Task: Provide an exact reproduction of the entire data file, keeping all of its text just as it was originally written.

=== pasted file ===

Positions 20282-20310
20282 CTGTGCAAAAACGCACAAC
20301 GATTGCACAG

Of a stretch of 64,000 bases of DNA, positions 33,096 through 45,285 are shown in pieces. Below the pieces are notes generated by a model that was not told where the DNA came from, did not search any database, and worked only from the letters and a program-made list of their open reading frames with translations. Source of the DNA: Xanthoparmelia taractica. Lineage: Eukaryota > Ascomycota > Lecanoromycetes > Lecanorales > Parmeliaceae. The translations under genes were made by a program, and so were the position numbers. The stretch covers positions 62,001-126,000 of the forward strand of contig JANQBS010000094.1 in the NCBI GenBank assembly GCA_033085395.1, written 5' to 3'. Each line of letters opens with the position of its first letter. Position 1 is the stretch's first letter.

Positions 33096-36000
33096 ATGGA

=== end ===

Positions 20282-20310
20282 CTGTGCAAAAACGCACAAC
20301 GATTGCACAG

Of a stretch of 64,000 bases of DNA, positions 33,096 through 45,285 are shown in pieces. Below the pieces are notes generated by a model that was not told where the DNA came from, did not search any database, and worked only from the letters and a program-made list of their open reading frames with translations. Source of the DNA: Xanthoparmelia taractica. Lineage: Eukaryota > Ascomycota > Lecanoromycetes > Lecanorales > Parmeliaceae. The translations under genes were made by a program, and so were the position numbers. The stretch covers positions 62,001-126,000 of the forward strand of contig JANQBS010000094.1 in the NCBI GenBank assembly GCA_033085395.1, written 5' to 3'. Each line of letters opens with the position of its first letter. Position 1 is the stretch's first letter.

Positions 33096-36000
33096 ATGGA